Goldman Sachs executives strove to fend off accusations they helped inflate the housing bubble and then made billions off of its collapse, in a high-stakes Senate hearing that shined a harsh spotlight on the powerful investment bank's trading practices.
Facing accusations that they had hurt clients, lenders, and the overall economy, Goldman Sachs Group Inc officials stressed that the firm was managing its risk on individual positions rather than making a broad bet against the future of the housing market.
Fabrice Tourre said he did not hide material information from clients, in his first public appearance since the Securities and Exchange Commission accused him and Goldman of civil fraud for withholding vital information from investors.
The Senate subcommittee fired a broad fusillade against investment banks, but focused on Goldman Sachs, one of the oldest investment banks on Wall Street. Goldman has become a lightning rod for criticism for traders' behavior before and during the worst economic decline since the Great Depression.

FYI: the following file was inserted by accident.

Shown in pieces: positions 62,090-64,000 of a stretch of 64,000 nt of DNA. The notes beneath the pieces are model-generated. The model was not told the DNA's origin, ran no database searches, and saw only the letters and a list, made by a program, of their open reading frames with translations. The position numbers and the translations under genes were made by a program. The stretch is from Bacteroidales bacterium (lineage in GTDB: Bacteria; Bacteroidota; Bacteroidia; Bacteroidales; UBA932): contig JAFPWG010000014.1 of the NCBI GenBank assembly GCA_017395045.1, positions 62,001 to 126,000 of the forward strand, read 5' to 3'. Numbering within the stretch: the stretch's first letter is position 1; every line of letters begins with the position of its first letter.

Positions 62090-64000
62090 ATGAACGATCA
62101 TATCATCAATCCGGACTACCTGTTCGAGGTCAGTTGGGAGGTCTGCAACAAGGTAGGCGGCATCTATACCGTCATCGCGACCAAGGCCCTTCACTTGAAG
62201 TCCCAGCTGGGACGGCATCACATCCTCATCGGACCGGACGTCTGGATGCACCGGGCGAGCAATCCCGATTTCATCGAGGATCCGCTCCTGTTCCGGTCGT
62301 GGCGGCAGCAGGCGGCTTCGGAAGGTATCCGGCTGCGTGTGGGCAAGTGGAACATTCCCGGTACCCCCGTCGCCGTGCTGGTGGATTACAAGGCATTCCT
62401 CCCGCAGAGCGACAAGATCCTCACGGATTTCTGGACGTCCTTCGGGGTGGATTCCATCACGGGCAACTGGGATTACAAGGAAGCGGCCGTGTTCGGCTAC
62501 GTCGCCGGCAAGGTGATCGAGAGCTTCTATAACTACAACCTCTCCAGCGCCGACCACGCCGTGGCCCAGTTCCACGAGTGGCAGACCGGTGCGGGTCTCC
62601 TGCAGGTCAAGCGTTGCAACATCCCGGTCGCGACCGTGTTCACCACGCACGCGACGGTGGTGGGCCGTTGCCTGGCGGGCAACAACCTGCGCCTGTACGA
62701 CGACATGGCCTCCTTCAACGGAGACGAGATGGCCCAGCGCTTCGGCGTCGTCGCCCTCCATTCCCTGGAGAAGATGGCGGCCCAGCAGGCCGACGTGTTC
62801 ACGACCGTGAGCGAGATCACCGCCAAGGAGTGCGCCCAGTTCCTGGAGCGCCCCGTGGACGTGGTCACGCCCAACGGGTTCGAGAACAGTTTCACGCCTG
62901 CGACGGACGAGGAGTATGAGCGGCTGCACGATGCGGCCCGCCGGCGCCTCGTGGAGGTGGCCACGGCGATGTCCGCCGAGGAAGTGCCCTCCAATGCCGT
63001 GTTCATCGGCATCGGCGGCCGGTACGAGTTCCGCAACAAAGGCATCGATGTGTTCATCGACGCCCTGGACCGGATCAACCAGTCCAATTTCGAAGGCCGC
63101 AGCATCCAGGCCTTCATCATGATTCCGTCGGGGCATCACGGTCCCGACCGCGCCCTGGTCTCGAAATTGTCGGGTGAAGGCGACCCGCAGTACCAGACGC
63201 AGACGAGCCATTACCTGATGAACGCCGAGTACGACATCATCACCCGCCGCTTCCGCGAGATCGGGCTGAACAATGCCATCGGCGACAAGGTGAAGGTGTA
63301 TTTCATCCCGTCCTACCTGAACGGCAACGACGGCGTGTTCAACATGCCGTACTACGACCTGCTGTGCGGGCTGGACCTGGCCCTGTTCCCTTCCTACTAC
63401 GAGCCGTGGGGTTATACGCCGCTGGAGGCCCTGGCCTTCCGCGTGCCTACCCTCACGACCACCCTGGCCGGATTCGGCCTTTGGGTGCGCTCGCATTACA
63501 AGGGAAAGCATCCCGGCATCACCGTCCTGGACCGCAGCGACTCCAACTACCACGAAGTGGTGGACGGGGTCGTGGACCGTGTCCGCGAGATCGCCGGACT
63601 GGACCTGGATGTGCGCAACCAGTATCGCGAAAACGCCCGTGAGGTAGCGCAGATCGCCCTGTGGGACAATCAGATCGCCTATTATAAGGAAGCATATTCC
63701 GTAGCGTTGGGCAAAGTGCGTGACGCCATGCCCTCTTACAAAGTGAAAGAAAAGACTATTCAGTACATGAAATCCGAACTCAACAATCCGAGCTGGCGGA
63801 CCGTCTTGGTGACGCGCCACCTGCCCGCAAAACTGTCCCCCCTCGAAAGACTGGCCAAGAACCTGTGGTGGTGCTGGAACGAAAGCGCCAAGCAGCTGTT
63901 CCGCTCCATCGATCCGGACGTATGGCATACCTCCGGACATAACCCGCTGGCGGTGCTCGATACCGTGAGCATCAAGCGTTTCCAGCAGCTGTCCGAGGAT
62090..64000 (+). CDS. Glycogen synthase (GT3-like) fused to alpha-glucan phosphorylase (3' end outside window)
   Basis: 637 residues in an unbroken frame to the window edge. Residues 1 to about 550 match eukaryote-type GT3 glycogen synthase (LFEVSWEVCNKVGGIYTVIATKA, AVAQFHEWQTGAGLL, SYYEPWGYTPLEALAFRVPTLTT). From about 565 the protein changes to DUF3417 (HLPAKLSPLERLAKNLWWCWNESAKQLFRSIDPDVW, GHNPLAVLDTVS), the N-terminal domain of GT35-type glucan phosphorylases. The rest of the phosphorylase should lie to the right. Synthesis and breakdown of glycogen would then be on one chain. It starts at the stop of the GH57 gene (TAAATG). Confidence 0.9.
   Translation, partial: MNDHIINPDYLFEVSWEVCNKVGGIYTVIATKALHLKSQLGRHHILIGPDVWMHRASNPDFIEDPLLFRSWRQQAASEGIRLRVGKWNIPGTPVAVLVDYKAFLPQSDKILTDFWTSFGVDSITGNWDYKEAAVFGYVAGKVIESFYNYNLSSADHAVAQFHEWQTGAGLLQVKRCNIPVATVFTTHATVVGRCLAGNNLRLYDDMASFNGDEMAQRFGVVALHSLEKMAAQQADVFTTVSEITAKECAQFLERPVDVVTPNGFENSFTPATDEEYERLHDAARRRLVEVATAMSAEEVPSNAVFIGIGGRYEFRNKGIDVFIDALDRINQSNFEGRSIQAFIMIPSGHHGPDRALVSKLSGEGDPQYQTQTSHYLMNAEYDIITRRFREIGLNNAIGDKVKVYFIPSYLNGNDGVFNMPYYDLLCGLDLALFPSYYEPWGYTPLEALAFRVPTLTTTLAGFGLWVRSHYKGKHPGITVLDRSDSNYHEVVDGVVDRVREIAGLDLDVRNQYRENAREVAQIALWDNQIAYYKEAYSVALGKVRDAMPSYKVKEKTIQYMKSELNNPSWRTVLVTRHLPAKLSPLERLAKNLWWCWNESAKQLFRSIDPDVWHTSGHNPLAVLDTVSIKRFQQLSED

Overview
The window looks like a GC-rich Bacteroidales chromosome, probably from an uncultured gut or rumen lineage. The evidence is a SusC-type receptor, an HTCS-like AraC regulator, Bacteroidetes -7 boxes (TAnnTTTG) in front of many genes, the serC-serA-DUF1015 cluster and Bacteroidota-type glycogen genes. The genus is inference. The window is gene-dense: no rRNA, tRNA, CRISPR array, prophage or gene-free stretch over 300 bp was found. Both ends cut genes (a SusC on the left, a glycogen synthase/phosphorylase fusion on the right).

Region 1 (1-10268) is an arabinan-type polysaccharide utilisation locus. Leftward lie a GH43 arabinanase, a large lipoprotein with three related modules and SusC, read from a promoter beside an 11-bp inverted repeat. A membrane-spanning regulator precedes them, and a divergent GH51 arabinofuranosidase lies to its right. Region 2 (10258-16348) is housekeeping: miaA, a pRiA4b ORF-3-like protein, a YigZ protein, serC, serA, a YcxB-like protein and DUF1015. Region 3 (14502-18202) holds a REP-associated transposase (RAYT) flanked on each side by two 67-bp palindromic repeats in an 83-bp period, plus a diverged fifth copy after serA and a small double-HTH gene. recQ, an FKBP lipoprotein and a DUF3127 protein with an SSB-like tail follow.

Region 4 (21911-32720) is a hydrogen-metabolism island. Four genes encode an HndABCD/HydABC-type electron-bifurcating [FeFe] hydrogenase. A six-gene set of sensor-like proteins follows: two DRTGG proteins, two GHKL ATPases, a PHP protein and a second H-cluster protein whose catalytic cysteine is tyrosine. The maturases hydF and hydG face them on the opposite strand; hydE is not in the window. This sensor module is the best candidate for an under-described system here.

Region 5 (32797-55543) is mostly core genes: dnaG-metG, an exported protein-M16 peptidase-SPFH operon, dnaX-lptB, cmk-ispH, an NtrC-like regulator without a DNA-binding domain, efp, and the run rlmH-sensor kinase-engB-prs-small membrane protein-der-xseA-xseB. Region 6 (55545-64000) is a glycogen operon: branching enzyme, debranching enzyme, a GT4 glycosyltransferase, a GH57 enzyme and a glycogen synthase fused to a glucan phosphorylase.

The hearings recalled the Pecora Commission hearings that started in 1932 and investigated the causes of the 1929 stock market crash. The hearings found unethical practices ranging from investors linking up to manipulate stock prices to selling stocks to friends of J.P. Morgan at discounted rates.
On Tuesday, senators from both sides of the aisle grilled current and former Goldman employees, walking them through evidence folders nearly six inches thick, crammed with emails and other internal Goldman communications.
In a tense exchange, Senator Carl Levin, chairman of the Permanent Subcommittee on Investigations, asked Dan Sparks, former head of the mortgage department at Goldman Sachs, whether he felt obliged to tell clients when he was betting against their trades.
Levin pointed to a particular transaction that one of Sparks' bosses termed a shi**y deal. The Senator used the phrase shi**y deal at least a half dozen times.